Alongside the visual anthropology film project there was also the anthropology of creative expression. Here is the piece created in combination with the research for the short film. The literature for this module was extremely helpful with creative processes relating to narrative and audience engagement. The creative process for editing the film was not dissimilar to the experience of writing creatively, so using the same subject matter was incredibly valuable.


Yesterday I took the phone-call, but it has been requested that I do not record any of that conversation. If all goes to plan I will be travelling tomorrow, and whatever follows will be recorded, although some specifics may have to be excluded to protect any sensitive material. 

I would like to note here that I am feeling more than a little apprehensive at this time, but I am trying to keep an open mind. 

Prospective Paths

I walk past the queue for the lift and head right, towards the stairs. Instead of going down I take a small door off to one side, which had gone entirely unnoticed the times I had been here before. Through it there is an almost identical staircase to that on the other side, only they ascend. There is the same sign (wrongly) announcing 124 steps. As I reach the top of the stairs there is another door. Through I go and I’m seemingly back where I had only moments ago started. The space is recognisable, but feels different. It is abuzz with people, a continuous low hum of chatter. There are no gates to pass through or card readers to touch out on. I search around for a free paper looking for the date, to no avail. When exactly am I? I exit onto the street outside and take in my surroundings. The buildings I know are all there, but again there is a different feel to them. Everything seems brighter. There is less tarmac and more greenery. Spaces between buildings, previously pavements and alleyways now had the lushest grass and trees. Flora filling in the gaps in the middle of London. The fresh air, like a crisp countryside morning, fills my lungs. There are cars, but they are near silent, few and far between. People are gathered together in groups, walking leisurely, animatedly nattering to one another. For the most part I don’t think I can spot a sombre expression on any of these strangers faces.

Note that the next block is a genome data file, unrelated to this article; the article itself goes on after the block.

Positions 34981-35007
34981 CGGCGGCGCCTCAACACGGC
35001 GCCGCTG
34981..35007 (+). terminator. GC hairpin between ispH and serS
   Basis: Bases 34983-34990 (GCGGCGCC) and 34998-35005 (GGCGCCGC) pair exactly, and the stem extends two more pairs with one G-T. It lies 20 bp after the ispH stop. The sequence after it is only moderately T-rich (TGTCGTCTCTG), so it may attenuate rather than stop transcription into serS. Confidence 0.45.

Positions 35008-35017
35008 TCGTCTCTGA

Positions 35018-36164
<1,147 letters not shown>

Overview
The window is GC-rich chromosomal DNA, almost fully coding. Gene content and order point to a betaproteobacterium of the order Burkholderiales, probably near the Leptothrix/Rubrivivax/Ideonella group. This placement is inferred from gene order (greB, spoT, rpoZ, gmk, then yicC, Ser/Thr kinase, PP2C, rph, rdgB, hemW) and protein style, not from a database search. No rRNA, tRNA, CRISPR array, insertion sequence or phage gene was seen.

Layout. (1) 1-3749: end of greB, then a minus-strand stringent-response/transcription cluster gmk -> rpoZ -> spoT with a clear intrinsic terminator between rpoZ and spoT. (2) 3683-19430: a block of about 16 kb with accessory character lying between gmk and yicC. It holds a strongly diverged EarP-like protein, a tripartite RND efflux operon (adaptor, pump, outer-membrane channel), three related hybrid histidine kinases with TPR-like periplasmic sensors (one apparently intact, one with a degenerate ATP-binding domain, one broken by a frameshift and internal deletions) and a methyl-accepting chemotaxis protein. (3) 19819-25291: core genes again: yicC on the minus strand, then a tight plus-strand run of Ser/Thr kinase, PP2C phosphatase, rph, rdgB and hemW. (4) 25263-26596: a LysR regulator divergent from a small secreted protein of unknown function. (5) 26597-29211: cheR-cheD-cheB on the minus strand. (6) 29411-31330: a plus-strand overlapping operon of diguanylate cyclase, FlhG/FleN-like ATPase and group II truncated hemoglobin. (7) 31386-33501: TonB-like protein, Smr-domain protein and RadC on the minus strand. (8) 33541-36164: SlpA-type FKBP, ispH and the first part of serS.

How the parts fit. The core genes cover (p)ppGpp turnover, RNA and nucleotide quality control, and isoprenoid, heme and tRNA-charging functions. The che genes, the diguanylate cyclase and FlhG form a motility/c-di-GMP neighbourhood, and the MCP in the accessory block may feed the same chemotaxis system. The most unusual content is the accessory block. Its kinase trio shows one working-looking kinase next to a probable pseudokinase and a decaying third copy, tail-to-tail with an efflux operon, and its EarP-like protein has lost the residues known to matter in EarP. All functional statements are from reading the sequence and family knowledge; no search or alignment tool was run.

I head to the bench where I am to meet Sara. I spot her waiting there. She has a petite frame, engulfed in stylishly mismatched garments, the exaggerated silhouette of which makes her appear even smaller. Her cats eye glasses and statement red painted lips, bleached out brows and long dark hair all present, as expected. She wears an impressively voluminous cropped navy jacket in a lightweight repurposed fabric – made by Patrick McDowell. Underneath she wears an Honest By (a 'transparent' fashion brand) blazer, arms and chest emblazoned in capital letters with its textile make-up, black lettering across a white background like a newspaper headline; the main body a multi-coloured tapestry with the same bold lettering weaved into the material. Her legs swathed in Issey Miyake cocoon pants in a buttery caramel hue; pleated and billowing but tapered at the ankle, making her lower half almost spherical. Orange loafers finish the look, thoughtfully posited like a bright full stop as the end of the exclamation mark that is her outfit. Sara quite clearly cares about the clothes she wears. Every piece is made through repurposing of old materials, sustainably sourced or vintage.